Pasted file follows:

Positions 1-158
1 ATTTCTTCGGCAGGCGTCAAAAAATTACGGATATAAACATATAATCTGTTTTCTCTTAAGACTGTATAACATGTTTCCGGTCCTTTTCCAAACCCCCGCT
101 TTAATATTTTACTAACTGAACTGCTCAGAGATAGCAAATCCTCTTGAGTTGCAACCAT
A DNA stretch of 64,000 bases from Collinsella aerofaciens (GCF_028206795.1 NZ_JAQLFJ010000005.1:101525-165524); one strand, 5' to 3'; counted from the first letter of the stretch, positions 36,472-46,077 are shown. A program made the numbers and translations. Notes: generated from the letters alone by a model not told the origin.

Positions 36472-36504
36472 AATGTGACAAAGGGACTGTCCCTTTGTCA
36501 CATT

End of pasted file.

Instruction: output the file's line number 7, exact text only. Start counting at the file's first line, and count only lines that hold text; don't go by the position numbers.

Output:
36501 CATT